Pebble’s Case Challenging EPA Authority Dismissed
Judge Allows Another Case to Continue
Just nine days after oral argument, the Ninth Circuit Court of Appeals issued its decision, upholding the lower court’s decision to dismiss Pebble Limited Partnership’s (Pebble) lawsuit challenging the Environmental Protection Agency’s (EPA) authority under Section 404(c) the Clean Water Act. Under Section 404(c), EPA has the authority to prohibit, restrict, or deny activities that would have an unacceptable adverse impact to watersheds, waterbodies or fisheries. The Ninth Circuit dismissed Pebble’s challenge, finding it premature. For the last several years, EPA has been reviewing the anticipated impacts of large-scale industrial mining on salmon and the Bristol Bay watershed. However, EPA has yet to make any final decision about whether to limit mining activities in the Bristol Bay watershed.
Alaska US District Court Judge H. Russel Holland ruled from the bench in September 2014 to dismiss the case. The intent of Pebble’s lawsuit was to stop EPA from finalizing a Proposed Determination under Section 404(c) that would place restrictions on Pebble’s proposed mining in the region. Judge Holland ruled that because EPA has not made any final decisions, the court does not have jurisdiction to hear the case. The Ninth Circuit affirmed, holding that EPA’s review “was not the consummation” of EPA’s decision making process on the issue.
Trustees for Alaska intervened on the side of EPA for Nunamta Aulukestai, a consortium of ten village corporations and ten Tribes, opposed to the development of the proposed Pebble Mine, which is an expansive copper, gold, and molybdenum deposit in the Bristol Bay watershed. If developed, Pebble could be the largest mine of its kind in North America.
Federal Advisory Committee Act Challenge
In its ongoing efforts to prevent EPA from protecting Bristol Bay from the deleterious impacts of mining in a sensitive environment, Pebble filed a separate suit against EPA, alleging that EPA colluded with anti-mine interests in a way that violated the Federal Advisory Committee Act while it was developing the Bristol Bay Watershed Assessment. Oral argument was held May 28th before the federal district court on EPA’s motion to dismiss Pebble’s lawsuit.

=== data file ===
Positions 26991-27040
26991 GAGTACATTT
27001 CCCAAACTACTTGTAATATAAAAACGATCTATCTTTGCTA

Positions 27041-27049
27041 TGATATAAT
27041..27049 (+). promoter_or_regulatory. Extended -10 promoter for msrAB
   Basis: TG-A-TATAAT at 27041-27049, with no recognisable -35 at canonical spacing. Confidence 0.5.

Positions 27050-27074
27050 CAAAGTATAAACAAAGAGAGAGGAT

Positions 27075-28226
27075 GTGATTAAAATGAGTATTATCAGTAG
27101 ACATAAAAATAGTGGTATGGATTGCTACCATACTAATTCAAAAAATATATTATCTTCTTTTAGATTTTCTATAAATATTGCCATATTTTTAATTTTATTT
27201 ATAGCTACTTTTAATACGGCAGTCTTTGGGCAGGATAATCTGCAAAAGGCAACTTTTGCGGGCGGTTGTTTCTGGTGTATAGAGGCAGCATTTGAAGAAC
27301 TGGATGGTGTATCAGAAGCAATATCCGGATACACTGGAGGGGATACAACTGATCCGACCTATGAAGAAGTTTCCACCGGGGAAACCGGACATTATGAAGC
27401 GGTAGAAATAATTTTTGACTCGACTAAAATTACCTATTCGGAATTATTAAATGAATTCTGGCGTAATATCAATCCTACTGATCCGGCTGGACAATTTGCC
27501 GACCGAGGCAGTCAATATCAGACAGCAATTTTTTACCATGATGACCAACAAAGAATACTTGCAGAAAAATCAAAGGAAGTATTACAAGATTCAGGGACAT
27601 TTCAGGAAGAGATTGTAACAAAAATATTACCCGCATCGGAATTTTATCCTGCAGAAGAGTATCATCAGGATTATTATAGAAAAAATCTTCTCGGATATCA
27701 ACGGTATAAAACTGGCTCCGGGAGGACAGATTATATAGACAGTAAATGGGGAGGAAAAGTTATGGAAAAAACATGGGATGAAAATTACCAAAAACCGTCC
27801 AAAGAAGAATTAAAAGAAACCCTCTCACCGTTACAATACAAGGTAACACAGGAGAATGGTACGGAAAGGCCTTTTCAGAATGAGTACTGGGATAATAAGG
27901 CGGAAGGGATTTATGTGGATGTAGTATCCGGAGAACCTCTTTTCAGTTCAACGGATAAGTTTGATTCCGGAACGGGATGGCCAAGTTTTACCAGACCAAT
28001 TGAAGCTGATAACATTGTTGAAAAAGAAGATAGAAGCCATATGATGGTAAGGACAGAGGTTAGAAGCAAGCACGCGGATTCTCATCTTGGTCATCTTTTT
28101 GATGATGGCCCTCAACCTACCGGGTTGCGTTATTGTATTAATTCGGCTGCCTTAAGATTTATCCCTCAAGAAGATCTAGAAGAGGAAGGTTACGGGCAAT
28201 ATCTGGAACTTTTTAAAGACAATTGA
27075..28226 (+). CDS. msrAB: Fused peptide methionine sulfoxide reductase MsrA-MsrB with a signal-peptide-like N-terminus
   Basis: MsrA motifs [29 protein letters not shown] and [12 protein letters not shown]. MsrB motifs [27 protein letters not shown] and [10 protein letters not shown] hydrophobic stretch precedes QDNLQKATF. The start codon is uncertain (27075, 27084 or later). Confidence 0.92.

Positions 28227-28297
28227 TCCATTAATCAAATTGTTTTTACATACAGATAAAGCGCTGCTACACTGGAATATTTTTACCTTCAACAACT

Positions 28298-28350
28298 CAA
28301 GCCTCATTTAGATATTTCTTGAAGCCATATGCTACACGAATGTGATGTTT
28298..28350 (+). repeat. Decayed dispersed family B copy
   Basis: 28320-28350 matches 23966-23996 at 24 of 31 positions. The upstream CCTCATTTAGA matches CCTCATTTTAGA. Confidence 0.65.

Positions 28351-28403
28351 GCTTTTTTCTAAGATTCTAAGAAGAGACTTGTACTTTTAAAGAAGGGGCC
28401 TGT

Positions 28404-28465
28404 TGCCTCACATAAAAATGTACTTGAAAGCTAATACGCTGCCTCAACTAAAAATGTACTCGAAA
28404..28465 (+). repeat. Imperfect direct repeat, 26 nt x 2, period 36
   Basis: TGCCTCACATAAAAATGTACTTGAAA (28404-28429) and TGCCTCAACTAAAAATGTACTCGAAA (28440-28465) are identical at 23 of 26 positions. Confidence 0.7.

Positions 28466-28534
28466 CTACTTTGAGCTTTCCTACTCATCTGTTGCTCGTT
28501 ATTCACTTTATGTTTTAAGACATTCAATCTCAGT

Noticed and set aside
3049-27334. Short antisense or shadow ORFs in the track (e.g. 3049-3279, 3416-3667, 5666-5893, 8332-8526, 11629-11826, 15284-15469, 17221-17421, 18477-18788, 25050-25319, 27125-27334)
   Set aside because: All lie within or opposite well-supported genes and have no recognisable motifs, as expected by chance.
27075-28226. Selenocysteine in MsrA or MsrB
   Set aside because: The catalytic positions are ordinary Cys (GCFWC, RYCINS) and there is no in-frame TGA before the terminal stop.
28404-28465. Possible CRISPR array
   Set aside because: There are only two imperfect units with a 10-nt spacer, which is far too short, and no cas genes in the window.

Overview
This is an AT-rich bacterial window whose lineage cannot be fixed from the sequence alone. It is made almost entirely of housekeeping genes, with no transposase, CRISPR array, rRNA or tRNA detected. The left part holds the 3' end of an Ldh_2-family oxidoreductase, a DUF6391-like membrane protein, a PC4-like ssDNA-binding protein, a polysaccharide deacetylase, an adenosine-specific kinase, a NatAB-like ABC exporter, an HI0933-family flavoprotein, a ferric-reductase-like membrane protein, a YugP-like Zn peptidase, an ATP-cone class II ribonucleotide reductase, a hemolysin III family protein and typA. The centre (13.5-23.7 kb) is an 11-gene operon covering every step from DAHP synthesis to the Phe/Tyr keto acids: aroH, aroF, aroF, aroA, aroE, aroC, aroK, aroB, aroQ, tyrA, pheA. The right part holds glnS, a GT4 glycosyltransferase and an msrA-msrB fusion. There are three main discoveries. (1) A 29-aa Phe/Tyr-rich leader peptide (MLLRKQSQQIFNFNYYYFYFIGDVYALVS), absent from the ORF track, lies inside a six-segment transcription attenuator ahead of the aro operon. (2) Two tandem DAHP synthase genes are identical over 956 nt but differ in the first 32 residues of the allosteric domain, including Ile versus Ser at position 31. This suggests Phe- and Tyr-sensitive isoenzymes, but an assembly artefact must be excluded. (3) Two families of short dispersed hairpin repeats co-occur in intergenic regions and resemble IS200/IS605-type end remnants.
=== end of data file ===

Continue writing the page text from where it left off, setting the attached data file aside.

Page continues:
Pebble characterized the anti-mine interests in three groups: the “Anti-Mine Coalition,” the “Anti-Mine Scientists,” and the “Anti-Mine Assessment Team,” and alleged that EPA did not undertake a balanced and transparent process. EPA, on the other hand, argued that it met with various advocates opposing the project, scientific experts, as well as with Pebble, and that those meetings did not violate the law. EPA pointed out that Pebble had unprecedented access to high- and low-level EPA officials throughout the process, including countless meetings with EPA in Alaska, Seattle, and at EPA’s Headquarters in Washington, D.C. In addition, EPA noted that Pebble had the same opportunity as those in Bristol Bay who oppose the mine to participate in the public process associated with the Bristol Bay Watershed Assessment. Indeed, Pebble submitted hundreds of pages of comments on the Assessment and EPA held numerous public hearings from Bristol Bay to Anchorage to Seattle. Over 670,000 comments were submitted on the Assessment, with the vast majority supporting the Assessment and a 404(c) determination.
On June 4, 2015, the judge ruled that it is “plausible” that the EPA improperly “utilized” input from anti-mine groups in drafting the Bristol Bay Watershed Assessment, but dismissed the claims that EPA “established” the groups. This decision is not a win for Pebble. It has simply survived a procedural motion to dismiss. None of Pebble’s allegations, even if proven, would change the overwhelming opposition of people in the Bristol Bay region to this proposed mine, or the scientific evidence of harm that would result from large-scale sulfide mining and waste disposal.
The case will now move forward. In the next phase of the case, Pebble is expected to interview witnesses and seek documents to try to find evidence to substantiate its claims. Unfortunately, this process allows Pebble to continue to delay EPA’s review and could take months.
Most exploration and permitting activities at the Pebble Project are currently on hold as Pebble seeks new financial partners. While the case unfolds, Trustees will continue its efforts to defend the outstanding natural resources of Bristol Bay.